Many people mistakenly believe that Tantra entails wild sexual encounters. But in fact, this practice isn’t about having sex with a stranger. Tantric yoga aims to strengthen the link between the mind and the body as a spiritual practice.
You may begin your tantric yoga adventure by following these steps.
What is Tantra Yoga?
Based on Taoist, Tibetan, and Hindu traditions, Tantra is a Westernized philosophy. To practice Tantra, you must establish a direct link between your physical body and spirit. An improved self-awareness may be achieved using this method.
Elements of tantric yoga from the past
Tantric yoga has a wide range of practices. Nonetheless, a typical get-together should include:
Traditional vs. tantric yoga
In a regular yoga practice, you may concentrate on a particular posture. They also follow a similar pattern. On the other hand, Tantric yoga requires you to do a wide range of positions and sequences.
These are some examples:
- flexion of the lower torso
- Folds in the direction of the body
For Tantra Yoga, you’ll have the help of an instructor. Additionally, you’ll be guided in chanting, meditation, breathing, and chakra exercises.
Steps to practice it
Again, tantric yoga varies from one to individual. You must do what is most natural to you. You may, however, take a few simple measures to get into a nice rhythm.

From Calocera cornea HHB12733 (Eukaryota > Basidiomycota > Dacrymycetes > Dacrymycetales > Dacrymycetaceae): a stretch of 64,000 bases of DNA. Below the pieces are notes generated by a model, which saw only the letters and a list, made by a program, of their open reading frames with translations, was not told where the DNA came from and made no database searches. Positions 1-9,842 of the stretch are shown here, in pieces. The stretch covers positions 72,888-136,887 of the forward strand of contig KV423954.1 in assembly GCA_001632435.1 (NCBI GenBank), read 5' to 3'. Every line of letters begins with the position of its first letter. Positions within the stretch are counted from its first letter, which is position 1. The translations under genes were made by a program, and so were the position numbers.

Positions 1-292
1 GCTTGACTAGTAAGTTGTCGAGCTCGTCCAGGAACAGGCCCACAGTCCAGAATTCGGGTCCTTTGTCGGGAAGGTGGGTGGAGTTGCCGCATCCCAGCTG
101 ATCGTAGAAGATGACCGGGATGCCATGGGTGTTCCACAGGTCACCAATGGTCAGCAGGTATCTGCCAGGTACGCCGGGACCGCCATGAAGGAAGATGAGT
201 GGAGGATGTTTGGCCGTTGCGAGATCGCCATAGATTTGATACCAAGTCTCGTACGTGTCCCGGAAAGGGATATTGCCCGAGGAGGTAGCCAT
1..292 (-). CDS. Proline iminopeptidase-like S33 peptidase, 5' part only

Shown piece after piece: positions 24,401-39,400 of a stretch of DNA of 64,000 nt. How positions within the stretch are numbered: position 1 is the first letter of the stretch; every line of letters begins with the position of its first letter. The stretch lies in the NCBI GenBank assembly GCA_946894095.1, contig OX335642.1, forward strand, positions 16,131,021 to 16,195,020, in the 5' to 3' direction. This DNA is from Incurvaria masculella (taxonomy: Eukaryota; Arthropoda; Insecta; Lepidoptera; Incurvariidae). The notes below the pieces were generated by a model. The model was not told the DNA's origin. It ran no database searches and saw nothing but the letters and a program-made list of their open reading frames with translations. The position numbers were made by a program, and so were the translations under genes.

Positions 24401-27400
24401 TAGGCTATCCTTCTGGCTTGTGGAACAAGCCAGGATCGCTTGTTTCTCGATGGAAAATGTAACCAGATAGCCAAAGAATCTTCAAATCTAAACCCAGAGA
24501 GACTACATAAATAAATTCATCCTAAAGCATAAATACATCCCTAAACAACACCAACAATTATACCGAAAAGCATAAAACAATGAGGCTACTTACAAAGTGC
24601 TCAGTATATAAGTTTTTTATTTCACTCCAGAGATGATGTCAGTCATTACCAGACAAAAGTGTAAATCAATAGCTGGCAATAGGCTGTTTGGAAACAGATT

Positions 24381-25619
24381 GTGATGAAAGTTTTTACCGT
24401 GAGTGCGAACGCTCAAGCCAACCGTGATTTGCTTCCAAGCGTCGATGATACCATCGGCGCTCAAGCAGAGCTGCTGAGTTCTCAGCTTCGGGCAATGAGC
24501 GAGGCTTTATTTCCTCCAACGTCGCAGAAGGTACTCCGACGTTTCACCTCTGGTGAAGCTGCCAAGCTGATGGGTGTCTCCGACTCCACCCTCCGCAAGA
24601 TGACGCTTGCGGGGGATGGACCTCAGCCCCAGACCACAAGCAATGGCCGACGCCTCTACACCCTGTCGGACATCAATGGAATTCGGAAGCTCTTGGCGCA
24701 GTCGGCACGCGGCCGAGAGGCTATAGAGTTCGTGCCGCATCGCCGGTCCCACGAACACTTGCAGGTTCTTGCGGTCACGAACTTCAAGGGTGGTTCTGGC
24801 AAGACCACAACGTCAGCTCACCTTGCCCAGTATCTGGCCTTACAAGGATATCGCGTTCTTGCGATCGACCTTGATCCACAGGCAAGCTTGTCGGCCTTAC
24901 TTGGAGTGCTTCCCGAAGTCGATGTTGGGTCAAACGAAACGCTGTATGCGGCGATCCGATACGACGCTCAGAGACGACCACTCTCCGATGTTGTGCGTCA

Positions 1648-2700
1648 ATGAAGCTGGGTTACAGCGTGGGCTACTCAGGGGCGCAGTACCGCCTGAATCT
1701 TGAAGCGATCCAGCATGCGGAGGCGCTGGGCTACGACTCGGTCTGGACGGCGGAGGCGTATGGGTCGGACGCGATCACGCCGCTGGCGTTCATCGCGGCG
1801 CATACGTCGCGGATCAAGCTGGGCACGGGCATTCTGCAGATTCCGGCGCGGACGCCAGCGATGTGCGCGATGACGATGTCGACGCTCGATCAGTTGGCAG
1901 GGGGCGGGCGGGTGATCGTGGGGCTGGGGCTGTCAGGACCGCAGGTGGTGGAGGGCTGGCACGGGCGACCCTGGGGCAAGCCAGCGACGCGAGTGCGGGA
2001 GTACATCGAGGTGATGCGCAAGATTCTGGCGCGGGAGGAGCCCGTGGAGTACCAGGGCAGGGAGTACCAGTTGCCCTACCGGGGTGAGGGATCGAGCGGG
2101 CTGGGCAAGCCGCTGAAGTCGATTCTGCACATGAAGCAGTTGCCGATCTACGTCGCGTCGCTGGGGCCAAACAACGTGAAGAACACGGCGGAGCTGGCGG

- Calm your thoughts. Take a moment to breathe in and out, focusing on your own body.
- Feel at ease in your own skin and in your space. It may take some time to get the hang of this, but don’t give up!
- Set attainable objectives. Every time you go to the gym, try to set a new goal.
- Maintain a healthy sense of self-awareness. You may injure yourself if you push yourself too hard. Stop if it hurts!
- Embrace the challenge. Don’t anticipate too much from your practice. Be in the now and relish every breath.
- Take the road less traveled. As long as you don’t feel like you’re falling behind the folks around you, don’t worry!
Traditional tantra yoga and what occurs during it.
However, it wasn’t until I went to an Indian ashram and did traditional tantric yoga that I found my fullest embodiment of what yoga is and what it can do for me.
During tantra yoga courses in the shala (a Sanskrit term that means “home”) in India, the students begin lying on the floor with their eyes closed.
Until the instructor arrived, we would only know to begin by listening to what they had to say from the back of the room.
They didn’t say anything about who they were, what was going on, or even how to do the asanas. They just said the words, many of which I had never heard before.
I BECAME FRUSTRATED AND EVEN FURIOUS because I didn’t understand what was going on.
When I couldn’t figure out some of the asanas on my own, I turned to the rest of the class for help. I started to take solace in the reverberating voice from the back of the room after a while.